Borneo caves as climate recorders: the last interglacial to today

Kim and Jessica Moerman in Cobweb Cave, Gunung Mulu National Park, Sarawak, Malaysia. During expeditions, we collect rainwaters, dripwaters, and fallen stalagmites in an effort to understand how climate of the past and present is reflected in cave stalagmites.
Baby stalagmites growing in Clearwater Cave at Gunung Mulu National Park. We have placed a growth plate on the top of the formation so that we can collect the newest calcite growth that accretes over the next years for geochemical analyses.
Johnny Baei Hassan, a Sarawak Forestry guide, the best climber I’ve ever met, and saver of scientist’s lives, looking out from the entrance to Mojo cave at Gunung Buda National Park, 100m off the floor of the rainforest.
From left: Stacy Carolin, Kim Cobb, Jud Partin, Syria Lejau, and Nele Meckler. We are waiting to board the canoe for the day-long trip to the remote Camp 5.
The dearth of high-resolution, well-dated records of tropical Pacific climate over the last glacial cycle leaves many key questions about the mechanisms of global climate change unanswered. This is particularly true for the repeated abrupt climate change events that are scattered throughout the last glacial period. Such events profoundly reshaped global climate patterns over a period of decades to centuries, yet their underlying causes and feedbacks remain uncertain.

Over the last ten years, my group has pursued new records of glacial-interglacial climate variability using stalagmites from caves in Borneo. We use the oxygen isotopic composition (δ18O) of the stalagmite calcite as a proxy for regional hydrology, as supported by our on-site calibration efforts. Thanks to collaborator Jess Adkins at Caltech, our timeseries of stalagmite oxygen isotope variability are exceptionally well-dated using Uranium-Thorium dating methods. By combining several overlapping stalagmite δ18O records from the same site, we highlight shared features most likely caused by regional climate changes.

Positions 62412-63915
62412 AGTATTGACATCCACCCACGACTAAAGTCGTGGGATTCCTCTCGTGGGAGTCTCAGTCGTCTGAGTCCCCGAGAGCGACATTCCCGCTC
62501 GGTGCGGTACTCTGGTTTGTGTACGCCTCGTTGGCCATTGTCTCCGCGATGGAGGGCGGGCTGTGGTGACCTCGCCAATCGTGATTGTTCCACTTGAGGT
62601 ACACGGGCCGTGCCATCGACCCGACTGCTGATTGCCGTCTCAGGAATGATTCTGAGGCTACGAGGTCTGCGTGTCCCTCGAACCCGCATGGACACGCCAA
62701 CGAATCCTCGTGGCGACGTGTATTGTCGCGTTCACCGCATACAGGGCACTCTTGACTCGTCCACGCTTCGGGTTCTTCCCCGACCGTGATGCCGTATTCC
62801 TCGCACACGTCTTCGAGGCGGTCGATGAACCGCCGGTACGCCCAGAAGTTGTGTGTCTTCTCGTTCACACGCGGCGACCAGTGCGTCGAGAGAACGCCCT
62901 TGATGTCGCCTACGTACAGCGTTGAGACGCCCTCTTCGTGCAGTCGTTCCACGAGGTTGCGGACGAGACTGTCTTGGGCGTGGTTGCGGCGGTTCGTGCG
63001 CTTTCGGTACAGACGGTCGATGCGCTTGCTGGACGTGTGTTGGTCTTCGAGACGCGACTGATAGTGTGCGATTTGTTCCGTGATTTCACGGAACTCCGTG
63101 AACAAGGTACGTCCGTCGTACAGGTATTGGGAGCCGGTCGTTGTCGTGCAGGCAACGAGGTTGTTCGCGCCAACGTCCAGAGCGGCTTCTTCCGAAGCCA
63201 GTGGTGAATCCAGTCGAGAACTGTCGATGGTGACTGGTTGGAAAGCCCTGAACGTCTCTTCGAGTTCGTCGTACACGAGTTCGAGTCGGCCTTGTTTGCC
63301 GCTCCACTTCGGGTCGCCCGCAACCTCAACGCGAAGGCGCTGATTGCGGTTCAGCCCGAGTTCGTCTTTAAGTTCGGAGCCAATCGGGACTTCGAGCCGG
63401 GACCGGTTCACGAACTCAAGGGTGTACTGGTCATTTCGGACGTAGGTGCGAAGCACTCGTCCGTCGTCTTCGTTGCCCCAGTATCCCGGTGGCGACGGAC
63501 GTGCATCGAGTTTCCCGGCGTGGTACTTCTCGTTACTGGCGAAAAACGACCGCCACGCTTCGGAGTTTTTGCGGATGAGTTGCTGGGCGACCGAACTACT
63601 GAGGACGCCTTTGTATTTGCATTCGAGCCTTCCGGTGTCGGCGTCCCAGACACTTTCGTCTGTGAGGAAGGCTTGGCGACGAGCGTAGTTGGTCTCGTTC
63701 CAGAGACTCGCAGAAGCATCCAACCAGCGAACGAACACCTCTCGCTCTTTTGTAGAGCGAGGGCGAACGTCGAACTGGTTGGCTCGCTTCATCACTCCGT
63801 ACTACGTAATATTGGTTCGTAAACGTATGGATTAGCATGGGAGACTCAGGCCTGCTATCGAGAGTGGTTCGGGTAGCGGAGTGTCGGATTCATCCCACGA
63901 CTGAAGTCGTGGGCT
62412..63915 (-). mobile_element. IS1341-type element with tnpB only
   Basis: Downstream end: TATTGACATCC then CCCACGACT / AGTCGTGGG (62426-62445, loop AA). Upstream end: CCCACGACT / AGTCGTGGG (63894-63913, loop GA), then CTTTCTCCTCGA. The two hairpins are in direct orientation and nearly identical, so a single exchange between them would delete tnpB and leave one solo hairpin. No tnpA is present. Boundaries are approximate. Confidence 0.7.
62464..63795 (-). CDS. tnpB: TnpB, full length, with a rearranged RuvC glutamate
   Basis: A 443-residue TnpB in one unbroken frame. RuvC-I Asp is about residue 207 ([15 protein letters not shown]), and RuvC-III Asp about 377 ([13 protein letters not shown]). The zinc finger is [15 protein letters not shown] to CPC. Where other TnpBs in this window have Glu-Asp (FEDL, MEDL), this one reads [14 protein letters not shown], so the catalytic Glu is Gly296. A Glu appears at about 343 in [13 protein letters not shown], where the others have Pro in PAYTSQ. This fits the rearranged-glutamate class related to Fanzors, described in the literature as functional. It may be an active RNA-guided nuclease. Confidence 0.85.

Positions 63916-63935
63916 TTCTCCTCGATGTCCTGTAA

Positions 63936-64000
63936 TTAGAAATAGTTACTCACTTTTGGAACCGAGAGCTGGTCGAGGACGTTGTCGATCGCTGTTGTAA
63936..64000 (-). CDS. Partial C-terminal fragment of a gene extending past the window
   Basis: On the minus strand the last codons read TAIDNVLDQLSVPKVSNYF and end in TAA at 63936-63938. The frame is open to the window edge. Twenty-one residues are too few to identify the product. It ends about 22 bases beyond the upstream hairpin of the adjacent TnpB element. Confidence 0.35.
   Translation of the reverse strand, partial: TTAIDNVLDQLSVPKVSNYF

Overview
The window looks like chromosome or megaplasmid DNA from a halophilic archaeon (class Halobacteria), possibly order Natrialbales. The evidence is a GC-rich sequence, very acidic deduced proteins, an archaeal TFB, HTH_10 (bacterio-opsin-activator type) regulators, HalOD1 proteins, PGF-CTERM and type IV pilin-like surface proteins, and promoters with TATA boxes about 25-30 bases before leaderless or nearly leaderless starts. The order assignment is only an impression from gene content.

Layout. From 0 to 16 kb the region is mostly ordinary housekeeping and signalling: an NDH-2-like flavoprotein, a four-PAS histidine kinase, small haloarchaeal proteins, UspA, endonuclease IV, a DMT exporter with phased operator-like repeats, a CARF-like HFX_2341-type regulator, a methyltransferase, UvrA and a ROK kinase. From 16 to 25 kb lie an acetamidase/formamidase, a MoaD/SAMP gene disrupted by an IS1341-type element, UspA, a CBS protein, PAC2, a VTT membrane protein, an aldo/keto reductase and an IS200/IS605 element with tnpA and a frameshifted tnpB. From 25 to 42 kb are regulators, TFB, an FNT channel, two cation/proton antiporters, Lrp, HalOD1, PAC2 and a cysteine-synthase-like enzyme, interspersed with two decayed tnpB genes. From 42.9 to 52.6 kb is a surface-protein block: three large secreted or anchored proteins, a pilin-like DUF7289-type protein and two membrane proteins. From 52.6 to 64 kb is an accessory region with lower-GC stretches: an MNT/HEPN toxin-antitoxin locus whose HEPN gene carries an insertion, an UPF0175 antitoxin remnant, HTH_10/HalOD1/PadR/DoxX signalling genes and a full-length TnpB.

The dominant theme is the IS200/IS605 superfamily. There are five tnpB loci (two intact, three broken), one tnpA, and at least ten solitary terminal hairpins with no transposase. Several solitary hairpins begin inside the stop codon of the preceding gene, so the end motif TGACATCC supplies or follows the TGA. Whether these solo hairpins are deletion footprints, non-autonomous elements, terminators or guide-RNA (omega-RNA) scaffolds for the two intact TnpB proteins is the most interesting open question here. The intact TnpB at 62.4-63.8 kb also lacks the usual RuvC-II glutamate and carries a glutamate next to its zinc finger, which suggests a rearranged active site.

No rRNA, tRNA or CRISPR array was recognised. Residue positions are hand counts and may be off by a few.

Some highlights from our cave stalagmite publications:

  • identified a strong drying in Borneo associated with the Heinrich 1 abrupt climate change event originally described in the North Atlantic, consistent with climate model simulations; isolated a spring/fall precessional control on northern Warm Pool hydroclimate over the last 30,000yrs. Take-home: Warm Pool hydrology is very sensitive to some, though not all, of the high-latitude climate forcing thought to dominate abrupt climate change events (Partin et al., 2007)
  • reconstructed cave stalagmite δ18O through a known high-latitude climate transition that took place 450,000yrs ago, resolving 3 major glacial-interglacial cycles in the process; uncovered strong inferred drying events similar to Heinrich 1 drying, but found little correspondence between major high-latitude climate shift and western tropical Pacific hydroclimate (Meckler et al., 2012)


Carolin, S.*, K.M. Cobb, J.F. Adkins, B. Clark, A. Tuen. Varied response of western tropical Pacific hydrology to abrupt climate changes. Revised for Science.

Moerman, J.W.*, K.M. Cobb, J.F. Adkins, H. Sodemann, B. Clark, A. Tuen, Large-scale climate controls on rainfall oxygen isotope variability in the west Pacific Warm Pool. Revised for EPSL.

Meckler, A., M. Clarkson, K.M. Cobb, J. Eiler, H. Sodemann, J.F. Adkins. Interglacial hydroclimate in the tropical West Pacific through the late Pleistocene, Science 336: 1301-1304, 2012.

Partin, J.W.*, K.M. Cobb, J.F. Adkins, B. Clark, D.P. Fernandez. Millennial-scale trends in west Pacific warm pool hydrology since the Last Glacial Maximum. Nature 449: 452-455, 2007.

Cobb, K.M., B. Clark , J.W. Partin, J.F. Adkins. Regional-scale climate influences on temporal variations in rainwater and cave dripwater oxygen isotopes in northern Borneo. Earth and Planetary Science Letters 263: 207-220, 2007.




Funding Sources


  • Niko Sluzki, field videography